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Plato reviews this problem in a patriotic key, claiming that the civil responsibility of anyone who is lucky enough to obtain proper education is to go back from where he/she came and apply the knowledge to enlighten the rest of the nation.
In order to acquire knowledge of higher degree, it is vital not to stop in one’s education and not to rest on one’s laurels but to proceed on the thorny path of wisdom that lies through returning back to the uneducated.
And it becomes the task and the social responsibility of philosophers (and, by analogy, educators) to ‘re-enter the cave’ and bring educational enlightenment to the broad public however resisting the latter may be.
Fairly enough, one may ask: why should an enlightened person return back to the cave and risk all the misunderstanding and rejection directed at him/her by the uneducated people?
In striving to progress and outperform the others, people have always attached great importance to accumulating their life experience so that future generations could benefit from it and learn from the mistakes and achievements of the past.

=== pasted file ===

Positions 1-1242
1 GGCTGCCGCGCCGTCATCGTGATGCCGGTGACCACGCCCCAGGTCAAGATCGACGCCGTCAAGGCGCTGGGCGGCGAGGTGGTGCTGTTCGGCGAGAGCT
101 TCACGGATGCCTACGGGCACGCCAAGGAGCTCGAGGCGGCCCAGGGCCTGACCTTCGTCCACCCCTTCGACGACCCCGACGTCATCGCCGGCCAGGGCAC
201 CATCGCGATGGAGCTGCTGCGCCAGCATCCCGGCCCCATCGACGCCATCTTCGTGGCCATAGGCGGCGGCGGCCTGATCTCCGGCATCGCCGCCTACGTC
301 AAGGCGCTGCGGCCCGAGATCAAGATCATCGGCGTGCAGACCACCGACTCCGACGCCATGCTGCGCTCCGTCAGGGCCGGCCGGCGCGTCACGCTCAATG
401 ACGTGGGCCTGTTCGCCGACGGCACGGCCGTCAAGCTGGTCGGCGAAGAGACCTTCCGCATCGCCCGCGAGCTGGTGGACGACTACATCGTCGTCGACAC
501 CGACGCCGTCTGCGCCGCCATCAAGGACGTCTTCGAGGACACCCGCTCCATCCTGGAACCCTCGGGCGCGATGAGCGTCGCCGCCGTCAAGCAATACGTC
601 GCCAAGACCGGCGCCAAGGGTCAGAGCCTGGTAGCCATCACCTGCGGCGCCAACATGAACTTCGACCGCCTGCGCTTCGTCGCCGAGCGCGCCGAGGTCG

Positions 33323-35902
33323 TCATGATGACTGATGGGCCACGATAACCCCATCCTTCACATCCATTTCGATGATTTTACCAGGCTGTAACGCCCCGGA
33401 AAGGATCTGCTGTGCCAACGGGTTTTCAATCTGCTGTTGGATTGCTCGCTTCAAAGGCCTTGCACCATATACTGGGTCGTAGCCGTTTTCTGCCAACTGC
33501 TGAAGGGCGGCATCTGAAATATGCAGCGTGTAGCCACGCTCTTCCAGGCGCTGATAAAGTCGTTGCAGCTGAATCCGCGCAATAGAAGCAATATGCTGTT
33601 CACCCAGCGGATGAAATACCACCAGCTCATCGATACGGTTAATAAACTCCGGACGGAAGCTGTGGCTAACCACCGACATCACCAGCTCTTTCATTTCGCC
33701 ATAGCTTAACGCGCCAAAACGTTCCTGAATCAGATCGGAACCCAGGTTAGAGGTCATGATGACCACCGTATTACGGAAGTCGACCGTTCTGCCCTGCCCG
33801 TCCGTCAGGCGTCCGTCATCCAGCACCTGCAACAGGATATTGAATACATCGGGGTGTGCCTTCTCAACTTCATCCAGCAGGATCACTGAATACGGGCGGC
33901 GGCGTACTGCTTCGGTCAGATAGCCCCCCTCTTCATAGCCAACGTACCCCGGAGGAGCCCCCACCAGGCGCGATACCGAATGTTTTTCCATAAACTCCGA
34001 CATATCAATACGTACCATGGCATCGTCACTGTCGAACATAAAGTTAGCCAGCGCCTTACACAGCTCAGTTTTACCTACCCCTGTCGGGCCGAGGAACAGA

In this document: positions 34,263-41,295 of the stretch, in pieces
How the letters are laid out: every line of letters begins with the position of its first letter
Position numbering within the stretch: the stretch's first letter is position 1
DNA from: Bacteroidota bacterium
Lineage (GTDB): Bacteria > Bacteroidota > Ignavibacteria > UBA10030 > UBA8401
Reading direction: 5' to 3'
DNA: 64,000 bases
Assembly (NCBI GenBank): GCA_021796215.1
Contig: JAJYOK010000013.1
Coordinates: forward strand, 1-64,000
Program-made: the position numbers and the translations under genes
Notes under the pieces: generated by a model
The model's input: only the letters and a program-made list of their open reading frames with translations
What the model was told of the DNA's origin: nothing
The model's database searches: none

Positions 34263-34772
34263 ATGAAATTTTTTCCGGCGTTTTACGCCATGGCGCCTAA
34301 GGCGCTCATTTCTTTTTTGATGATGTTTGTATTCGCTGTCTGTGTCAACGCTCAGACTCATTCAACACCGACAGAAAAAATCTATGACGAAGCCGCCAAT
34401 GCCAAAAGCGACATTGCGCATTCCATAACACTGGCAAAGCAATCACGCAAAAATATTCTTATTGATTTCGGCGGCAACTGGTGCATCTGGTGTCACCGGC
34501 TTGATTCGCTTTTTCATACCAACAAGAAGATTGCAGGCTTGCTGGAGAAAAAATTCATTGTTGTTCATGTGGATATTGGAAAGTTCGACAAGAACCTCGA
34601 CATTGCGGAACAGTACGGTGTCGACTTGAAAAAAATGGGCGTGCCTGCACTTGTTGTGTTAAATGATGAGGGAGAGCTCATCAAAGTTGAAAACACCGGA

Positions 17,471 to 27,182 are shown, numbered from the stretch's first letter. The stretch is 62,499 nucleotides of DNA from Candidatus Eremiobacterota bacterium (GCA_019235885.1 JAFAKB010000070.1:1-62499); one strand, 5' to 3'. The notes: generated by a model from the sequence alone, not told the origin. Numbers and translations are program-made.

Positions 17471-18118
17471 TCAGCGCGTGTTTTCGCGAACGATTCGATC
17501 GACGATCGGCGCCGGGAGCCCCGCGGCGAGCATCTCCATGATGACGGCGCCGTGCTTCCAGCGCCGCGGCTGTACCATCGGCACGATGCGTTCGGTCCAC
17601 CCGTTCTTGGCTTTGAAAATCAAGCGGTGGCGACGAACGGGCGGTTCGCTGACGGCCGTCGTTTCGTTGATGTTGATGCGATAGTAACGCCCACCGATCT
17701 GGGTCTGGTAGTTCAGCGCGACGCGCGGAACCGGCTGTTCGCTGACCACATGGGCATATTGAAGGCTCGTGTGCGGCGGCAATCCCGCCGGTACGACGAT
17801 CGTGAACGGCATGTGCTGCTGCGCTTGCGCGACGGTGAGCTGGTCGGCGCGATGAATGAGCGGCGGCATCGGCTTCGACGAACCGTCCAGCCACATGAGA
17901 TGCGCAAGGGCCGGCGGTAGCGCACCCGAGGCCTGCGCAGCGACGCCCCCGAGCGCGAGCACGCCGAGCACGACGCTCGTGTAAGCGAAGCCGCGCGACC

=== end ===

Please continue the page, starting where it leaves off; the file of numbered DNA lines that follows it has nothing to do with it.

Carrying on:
Wisdom has been respected as a hallmark of age and experience, and those who possessed it stood high in the social esteem.In his allegory, Plato draws a parallel between the general public and people who are imprisoned in a deep and dark cave.It is impossible to turn their heads towards the enlightened entrance to the cave as their necks have been chained since their childhood, so they only can see before themselves.But step by step he is moved forward, conceiving real life, until he is finally brought to the source of life itself, to the sun which would now be the essence of reality and the embodiment of the ultimate truth.Thus, thinking back to his former fellows in the cave, he pities them, for they do not know the truth and lead an existence in a world of imaginary things which they take for real.I never needed anyone to do my homework for me until I got a part-time job in college.Good thing I did my research and chose this website to outsource all the essays.He claims that good education is not an own merit of a person: it is provided by the state; therefore, the state has the right to claim devoted service and implicit obedience from those who have benefited from it.Additionally to fulfilling one’s civic duty, the educated people get the chance of furthering their education by enlarging their knowledge.Such unselfish approach to the issue of teaching can be a good example for the modern educators, instructing them on the thorny path of their labor of love. This essay on Allegory of the Cave: Conception of Education in Plato’s The Republic was written and submitted by user Soft Deer to help you with your own studies.You are free to use it for research and reference purposes in order to write your own paper; however, you must cite it accordingly.